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O yes. Why, then, will you not hold commu .. nion with them?” The reply was in the very words quoted, God may hold communion with those with whom we may not."* The objection is, then, worthy of a serious examination.
It must have one of three senses, viz.
Either that God holds secret communion with some with whom his people, who are vitally united to Christ, can have no such communion:
Or, That God holds secret communion with some with whom his professing people may not hold publick communion:
Or, That God holds publick communion with some with whom his church may not hold it.
According to the first of these senses, the proposition is neither sound in itself, nor relative to the argument.
Not sound in itself-God holds no secret communion with an unregenerated man. And all regenerated men have, in virtue of union with Christ their head, both union and communion with each other-union and communion utterly independent on their own will; and which they can neither break nor avoid.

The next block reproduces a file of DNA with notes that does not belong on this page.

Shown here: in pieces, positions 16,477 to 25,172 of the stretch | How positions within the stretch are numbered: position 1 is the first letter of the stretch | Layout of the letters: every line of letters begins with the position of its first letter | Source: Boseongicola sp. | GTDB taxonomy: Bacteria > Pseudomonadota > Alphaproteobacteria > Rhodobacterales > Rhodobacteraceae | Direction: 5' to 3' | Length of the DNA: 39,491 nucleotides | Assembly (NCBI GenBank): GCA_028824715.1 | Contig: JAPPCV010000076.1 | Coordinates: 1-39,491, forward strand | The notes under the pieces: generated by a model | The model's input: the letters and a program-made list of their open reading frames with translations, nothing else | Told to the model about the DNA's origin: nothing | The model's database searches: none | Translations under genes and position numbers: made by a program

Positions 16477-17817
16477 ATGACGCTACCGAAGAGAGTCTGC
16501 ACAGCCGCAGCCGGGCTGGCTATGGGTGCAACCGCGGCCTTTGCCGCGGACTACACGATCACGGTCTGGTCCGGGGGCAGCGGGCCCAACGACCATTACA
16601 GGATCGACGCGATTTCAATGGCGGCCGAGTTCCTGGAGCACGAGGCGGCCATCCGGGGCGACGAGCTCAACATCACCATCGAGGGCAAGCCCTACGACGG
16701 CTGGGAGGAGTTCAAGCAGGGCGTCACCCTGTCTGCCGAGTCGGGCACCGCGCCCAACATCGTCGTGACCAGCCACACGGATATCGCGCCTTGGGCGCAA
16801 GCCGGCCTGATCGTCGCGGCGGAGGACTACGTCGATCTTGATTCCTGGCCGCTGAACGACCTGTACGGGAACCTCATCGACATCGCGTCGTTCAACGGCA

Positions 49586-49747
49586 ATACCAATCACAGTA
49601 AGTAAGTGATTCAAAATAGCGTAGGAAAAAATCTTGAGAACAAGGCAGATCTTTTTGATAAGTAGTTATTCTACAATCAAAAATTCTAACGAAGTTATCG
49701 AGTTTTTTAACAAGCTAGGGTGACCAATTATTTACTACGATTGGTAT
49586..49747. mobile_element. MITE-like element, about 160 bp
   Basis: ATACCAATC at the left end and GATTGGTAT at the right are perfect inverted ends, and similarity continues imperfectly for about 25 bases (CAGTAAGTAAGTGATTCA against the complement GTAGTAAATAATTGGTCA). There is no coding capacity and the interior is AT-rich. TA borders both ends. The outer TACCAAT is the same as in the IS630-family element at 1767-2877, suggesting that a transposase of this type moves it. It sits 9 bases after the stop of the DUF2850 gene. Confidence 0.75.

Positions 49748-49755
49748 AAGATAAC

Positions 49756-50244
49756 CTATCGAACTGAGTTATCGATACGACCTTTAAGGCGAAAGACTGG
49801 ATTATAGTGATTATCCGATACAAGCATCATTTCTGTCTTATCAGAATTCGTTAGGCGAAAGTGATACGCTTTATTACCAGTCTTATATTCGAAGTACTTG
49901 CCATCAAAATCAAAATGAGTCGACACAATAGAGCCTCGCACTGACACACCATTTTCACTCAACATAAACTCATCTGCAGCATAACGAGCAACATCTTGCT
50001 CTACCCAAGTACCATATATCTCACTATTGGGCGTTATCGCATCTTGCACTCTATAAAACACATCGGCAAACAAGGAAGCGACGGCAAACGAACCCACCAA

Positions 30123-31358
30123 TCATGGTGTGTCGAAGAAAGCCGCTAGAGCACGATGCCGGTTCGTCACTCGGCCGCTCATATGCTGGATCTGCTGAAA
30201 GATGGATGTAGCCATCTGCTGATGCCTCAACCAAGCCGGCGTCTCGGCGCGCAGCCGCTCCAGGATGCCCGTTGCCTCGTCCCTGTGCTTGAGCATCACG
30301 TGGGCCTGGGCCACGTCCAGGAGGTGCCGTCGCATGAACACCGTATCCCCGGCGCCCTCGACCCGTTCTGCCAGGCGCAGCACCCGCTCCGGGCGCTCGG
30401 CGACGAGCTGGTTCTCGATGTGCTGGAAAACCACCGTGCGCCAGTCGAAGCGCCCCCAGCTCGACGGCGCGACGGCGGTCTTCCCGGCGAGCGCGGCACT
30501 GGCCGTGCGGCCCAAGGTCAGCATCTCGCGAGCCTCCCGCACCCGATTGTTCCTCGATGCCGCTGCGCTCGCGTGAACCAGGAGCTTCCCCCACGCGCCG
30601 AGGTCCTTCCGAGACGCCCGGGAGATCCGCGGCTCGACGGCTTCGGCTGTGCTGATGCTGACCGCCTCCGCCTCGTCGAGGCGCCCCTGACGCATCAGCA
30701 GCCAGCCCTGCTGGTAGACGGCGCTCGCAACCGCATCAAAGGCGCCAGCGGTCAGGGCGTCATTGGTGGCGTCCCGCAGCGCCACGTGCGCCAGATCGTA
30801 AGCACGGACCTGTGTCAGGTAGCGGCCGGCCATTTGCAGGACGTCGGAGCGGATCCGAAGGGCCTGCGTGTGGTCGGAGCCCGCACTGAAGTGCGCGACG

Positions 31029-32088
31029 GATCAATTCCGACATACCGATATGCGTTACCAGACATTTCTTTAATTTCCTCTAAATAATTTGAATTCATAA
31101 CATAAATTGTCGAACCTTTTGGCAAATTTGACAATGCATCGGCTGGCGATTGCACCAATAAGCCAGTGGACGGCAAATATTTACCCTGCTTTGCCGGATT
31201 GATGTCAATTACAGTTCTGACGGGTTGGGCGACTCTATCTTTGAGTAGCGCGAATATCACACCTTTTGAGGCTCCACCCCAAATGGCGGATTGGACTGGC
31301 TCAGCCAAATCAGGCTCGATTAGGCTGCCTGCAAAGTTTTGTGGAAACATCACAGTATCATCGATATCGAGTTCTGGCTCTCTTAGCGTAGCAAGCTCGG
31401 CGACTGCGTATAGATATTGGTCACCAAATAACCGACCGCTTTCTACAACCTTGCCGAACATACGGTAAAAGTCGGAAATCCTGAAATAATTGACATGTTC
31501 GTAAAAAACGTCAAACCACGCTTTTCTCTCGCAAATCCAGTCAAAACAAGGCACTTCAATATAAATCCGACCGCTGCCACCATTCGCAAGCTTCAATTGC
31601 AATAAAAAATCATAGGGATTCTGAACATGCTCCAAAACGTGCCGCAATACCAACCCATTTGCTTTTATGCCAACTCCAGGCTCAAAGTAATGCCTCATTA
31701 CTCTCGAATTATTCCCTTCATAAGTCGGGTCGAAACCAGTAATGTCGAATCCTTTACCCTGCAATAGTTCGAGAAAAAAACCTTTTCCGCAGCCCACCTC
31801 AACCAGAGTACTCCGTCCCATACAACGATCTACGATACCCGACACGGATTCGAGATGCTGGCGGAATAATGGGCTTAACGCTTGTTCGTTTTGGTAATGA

Not relative to the argument-For the ques
* The same principle is stated more at length, though with some confusion, in Wilson's Defence of the Reformation-principles of the church of Scotland, p. 70. 1769.
tion is not about invisible and secret, but about visible and publick communion. - In its second sense, the proposition is true, but not more applicable than in the first. For no intelligent Christian will admit that things which are an absolute secret between God and the soul, can be a rule of proceeding to his church: nor is the right of communion with her ever placed on such a footing.
In the third, which is its only remaining sense, viz. that “God holds publick communion with some with whom his church may not;" the proposition is, indeed, strictly applicable; but, at the same time, materially incorrect.
1. It runs directly counter to the strain of scriptural authority. .6'That which we have seen and heard," says John the beloved, “ declare we unto you, that ye also may have fellowship with us: and truly our fellowship is with the Father and with his Son Jesus Christ.99* .. .. ..